On the mountain, Captain never let me stray from sight. He was a wise, dependable dog. Unlike the five other dogs that lived with us, Captain never wasted time barking at squirrels and shadows. When we heard Captain barking, we knew he was barking at the Bear. We were woke many nights by his feverish howls. At night, Bruce kept the loaded shotgun at the foot of the tent.
“That’s to protect us from the Bear,” he said in response to my skeptical look. Guns made me nervous.
“But what’s to keep us safe from the shotgun?” I asked.
He showed me the engaged safety. “See this switch? This gun is safe until I flip it.”
But the Bear never disturbed us while we slept. She was more interested in eating our food than she was in eating us. We however, disturbed the Bear in her bed a few times. Bears like to sleep in the edges of a forest; this meant the Bear made her daily bed somewhere not far from the old mining road and was much closer to us than we knew. It is in forest edges where the densest protective cover grows and where turbulent winds and updrafts tend to occur. These winds help to deter olfactory-predators, like dogs, who have difficulty tracking a scent when they cross from one habitat type to another. Despite all this, one late morning, my foolish and fearless Scottish Terrier limped into camp, bleeding from where the Bear bit him on his rump. Had the Bear been a grizzly, extinct in California since 1900, my dog Teddy might not have survived. But lucky for both of us, the Black bear is a gentler, less aggressive creature, and only bit Teddy to defend herself. His wounds healed in a couple weeks, but he must have harbored a grudge because it was Teddy who led the final charge against the Bear.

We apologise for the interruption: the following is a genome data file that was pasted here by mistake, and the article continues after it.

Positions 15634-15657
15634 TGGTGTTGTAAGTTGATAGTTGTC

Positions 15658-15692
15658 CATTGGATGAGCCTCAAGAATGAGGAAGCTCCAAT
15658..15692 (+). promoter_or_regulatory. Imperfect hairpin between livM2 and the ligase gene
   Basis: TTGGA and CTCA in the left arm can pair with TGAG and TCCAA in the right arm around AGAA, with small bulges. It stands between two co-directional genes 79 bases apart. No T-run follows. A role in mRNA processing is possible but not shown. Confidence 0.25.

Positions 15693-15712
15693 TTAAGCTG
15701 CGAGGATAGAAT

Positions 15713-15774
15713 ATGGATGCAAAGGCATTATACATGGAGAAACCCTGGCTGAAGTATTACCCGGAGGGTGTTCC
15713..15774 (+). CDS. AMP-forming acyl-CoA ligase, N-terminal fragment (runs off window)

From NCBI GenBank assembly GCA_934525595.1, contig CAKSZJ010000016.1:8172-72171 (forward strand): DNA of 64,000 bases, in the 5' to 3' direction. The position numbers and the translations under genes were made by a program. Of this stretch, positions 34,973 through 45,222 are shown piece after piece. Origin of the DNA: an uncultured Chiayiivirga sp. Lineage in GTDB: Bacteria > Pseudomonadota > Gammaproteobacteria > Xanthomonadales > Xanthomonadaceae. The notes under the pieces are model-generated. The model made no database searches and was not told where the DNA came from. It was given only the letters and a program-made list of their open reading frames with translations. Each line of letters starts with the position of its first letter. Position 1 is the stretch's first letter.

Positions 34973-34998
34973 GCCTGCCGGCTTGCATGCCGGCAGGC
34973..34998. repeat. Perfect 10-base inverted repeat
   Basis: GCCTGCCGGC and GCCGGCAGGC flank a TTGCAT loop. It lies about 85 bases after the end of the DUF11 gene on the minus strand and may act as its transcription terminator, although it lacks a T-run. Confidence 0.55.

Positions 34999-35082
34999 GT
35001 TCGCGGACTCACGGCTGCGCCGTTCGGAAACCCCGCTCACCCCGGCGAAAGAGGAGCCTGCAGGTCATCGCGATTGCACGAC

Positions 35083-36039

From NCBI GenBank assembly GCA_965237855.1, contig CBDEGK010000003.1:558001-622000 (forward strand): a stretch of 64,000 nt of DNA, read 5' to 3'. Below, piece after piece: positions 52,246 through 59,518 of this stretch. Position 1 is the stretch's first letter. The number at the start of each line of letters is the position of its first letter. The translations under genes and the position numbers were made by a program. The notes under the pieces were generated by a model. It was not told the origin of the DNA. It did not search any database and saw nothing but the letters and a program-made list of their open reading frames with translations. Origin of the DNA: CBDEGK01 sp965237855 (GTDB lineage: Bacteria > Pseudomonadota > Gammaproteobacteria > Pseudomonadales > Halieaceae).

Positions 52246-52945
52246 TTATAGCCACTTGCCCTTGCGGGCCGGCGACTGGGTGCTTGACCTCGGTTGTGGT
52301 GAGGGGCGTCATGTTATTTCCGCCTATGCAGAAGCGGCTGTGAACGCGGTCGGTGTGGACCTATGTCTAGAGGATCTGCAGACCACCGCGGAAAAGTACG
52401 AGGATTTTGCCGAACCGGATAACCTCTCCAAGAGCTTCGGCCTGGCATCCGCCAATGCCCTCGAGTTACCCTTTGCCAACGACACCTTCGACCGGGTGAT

We had a few guests on the mountain that day: a gold miner, a gas station attendant, a logger, and a neighboring rancher. Early that evening, they sat in camp chairs around the waiting fire-pit, chatting and swallowing their stress away with their beer. I was busy gathering kindling and when Teddy slipped away from the clearing and ran into the forest, I ignored it. There were many jackrabbits and squirrels he loved to chase. When Teddy started barking, I ignored that too. At first. Then I noticed the nervousness in the demeanor of the other dogs and their hesitation in joining Teddy, when usually they loved nothing more than to pursue a racing jackrabbit.
“What’s Teddy chasing?” I said to the rest of the group. And then we heard it: the sound of a 250 pound bear running for her life, barreling through thickets, steamrolling over any bushes and shrubs in her way. It was a massive noise that filled the forest, but underneath I thought I heard the sound of her frantic breath, rising and falling with her beating heart.